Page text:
Yesterday, Erica participated in a 10K run in Charlottenburg. She arrived at around 10:30 a.m.to sign up. The race began at 12. I got to the place I wanted to watch her from, which was about the 8K mark, at about 12:20. I walked along the curb and stood in the shady median. A few minutes later, here they came, the leaders, five Kenyan men, trotting down Kantstraße with enormous strides and an unbelievable pace. Not far behind them came the white people, Germans in spandex running shorts and glow-in-the-dark sneakers, Germans with low foreheads and sledghammer jaws and names like Til Schwertfeger, and Woldemar Radnitz, and Brünhild Guttmacher.
Across the street from me, standing under the bus stop shelter and shouting and waving his arms and laughing in short bursts for no apparent reason was an old drunk who’d stuck one of his empty beer bottles upside-down in the sewer drain in front of him. After a while, he was better to watch than the runners. More entertainment. He turned his back to the road, yanked his drawers down to about mid-thigh. I thought he was going to take a piss right there in the shelter, but then he plunged both hands into his drawers, tugged them up a little and turned around facing the runners. As they came up the street, their reward for having gone 8K so far was to see him leaning out from the curb, his hands rummaging down below, jerking, groping, fondling, his little feet dancing.
A while later, he got bored, went elsewhere and I stayed there watching the runners. Some of them, judging by facial expressions, looked like they were in agony. They probably were. That’s why I don’t run. Running long-distances had always been my idea of torture, but I have to hand it to some of the people in this race, and not just the winners. One man over 80 finished in 54 minutes. The over 70 winner finished in 41 minutes, the over 60 winner, 36 minutes. Erica, to give you an idea, is 28, had been training for the race for a few months, and finished in the top 1/3 of her age group, but was still 2 minutes slower than the 80-year-old.
I waved to her and clapped when she passed me on the road, and then I walked alongside the runners under the yellow leafy trees to the finish line at Schloss Charlottenburg.
The first thing I did when I got there was get a beer at the beer trailer.
Then I looked for Erica, but the crowd was huge and festering and I couldn’t find her, nor did I have a phone. We knew this going in. My phone broke a while ago and I haven’t bothered yet to replace it. Our plan was to meet in front of The Museum Berggruen at 2 p.m. if we didn’t find each other before. She would be there with a colleague from work and the colleague’s boyfriend, Germans with names like Heike Weinwurm and Wolfhard Krapper. Heike had heard much about me through Erica and was anxious to meet this paradox that rented out construction equipment, worked with crackhead mechanics most of his life, and yet also wrote poetry, read the Ancient Greeks and drew cartoons.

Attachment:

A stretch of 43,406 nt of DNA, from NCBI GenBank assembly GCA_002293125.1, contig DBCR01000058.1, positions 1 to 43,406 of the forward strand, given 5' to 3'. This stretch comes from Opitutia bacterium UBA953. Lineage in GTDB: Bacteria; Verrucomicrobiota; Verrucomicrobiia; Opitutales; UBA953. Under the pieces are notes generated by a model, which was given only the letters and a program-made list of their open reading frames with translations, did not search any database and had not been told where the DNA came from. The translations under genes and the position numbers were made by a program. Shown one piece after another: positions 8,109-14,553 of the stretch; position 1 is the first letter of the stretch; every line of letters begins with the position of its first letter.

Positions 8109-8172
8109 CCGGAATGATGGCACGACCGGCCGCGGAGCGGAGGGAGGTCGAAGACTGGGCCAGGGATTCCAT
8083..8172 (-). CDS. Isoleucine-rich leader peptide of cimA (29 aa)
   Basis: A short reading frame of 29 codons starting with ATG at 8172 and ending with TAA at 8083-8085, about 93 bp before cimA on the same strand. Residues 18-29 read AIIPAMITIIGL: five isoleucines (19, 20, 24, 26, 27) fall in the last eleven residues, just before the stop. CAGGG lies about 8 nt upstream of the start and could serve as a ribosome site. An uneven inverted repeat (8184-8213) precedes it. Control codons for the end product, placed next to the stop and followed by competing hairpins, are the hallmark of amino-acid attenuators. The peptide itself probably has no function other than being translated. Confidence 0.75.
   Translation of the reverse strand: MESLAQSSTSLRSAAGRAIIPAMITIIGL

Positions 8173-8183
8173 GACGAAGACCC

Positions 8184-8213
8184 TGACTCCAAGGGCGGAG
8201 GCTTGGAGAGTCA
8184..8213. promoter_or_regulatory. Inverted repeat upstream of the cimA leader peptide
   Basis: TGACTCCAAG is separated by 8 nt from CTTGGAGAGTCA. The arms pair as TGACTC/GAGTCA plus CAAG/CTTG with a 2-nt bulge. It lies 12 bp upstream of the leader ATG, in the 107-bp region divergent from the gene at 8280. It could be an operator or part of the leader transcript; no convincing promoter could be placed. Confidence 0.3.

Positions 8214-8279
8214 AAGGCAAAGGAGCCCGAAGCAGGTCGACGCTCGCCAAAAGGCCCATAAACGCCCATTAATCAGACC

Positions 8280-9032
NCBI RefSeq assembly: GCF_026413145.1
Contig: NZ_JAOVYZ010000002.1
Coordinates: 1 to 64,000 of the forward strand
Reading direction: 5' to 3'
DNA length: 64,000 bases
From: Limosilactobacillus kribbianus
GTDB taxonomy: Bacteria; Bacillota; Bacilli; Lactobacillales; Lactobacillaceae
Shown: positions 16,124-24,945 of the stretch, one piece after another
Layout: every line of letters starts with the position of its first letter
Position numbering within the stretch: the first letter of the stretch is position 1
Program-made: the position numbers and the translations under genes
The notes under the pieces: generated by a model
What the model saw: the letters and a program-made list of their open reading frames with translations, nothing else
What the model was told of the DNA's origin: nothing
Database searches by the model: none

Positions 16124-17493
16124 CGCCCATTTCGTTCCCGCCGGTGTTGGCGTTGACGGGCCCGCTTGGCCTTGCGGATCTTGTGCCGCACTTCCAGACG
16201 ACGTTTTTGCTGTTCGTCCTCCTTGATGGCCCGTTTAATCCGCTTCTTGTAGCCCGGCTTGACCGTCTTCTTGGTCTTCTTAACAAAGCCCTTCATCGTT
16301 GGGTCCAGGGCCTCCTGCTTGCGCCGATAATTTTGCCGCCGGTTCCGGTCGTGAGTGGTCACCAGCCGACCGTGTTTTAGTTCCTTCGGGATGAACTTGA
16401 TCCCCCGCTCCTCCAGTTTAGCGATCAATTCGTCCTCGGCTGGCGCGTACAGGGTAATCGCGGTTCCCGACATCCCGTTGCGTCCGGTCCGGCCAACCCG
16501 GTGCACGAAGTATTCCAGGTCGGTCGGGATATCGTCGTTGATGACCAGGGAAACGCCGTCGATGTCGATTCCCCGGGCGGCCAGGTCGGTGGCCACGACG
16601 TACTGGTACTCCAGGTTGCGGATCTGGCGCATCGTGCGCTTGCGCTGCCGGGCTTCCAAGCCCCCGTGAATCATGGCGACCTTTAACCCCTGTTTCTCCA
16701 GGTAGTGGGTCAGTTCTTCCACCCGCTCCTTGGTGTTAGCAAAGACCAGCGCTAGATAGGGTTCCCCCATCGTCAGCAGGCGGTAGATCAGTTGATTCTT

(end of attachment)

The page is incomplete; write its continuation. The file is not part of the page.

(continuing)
It was a failure.
I stood outside The Museum Berggruen from 1:35 p.m. to 2:20 p.m. (not including a short trip for a second beer), and there was no Erica to be found, no Heike Weinwurm or Wolfhard Krapper.
There had to be some good reason. Something must’ve been miscommunicated. But we said The Museum Berggruen at 2 a.m., I knew that for sure. At 2:20 I did a lap through the thinning crowd at the palace but still had no luck. I thought about the drunk wanking under his trousers at the bus stop. There was nothing that could’ve symbolized my quest for Erica and the waiting around better than that.
Only later, after I got home, did I find out where she was. She was at ANOTHER museum, one that was next to the palace. She claimed I said the Museum Berggruen was next to the palace. I don’t remember that. All I remember was saying we’d meet at the Museum Berggruen, and that’s exactly where I was. Still, I didn’t have a phone. So something had to be my fault. A smart woman will always make the thing your fault. You might as well just accept it and begin there.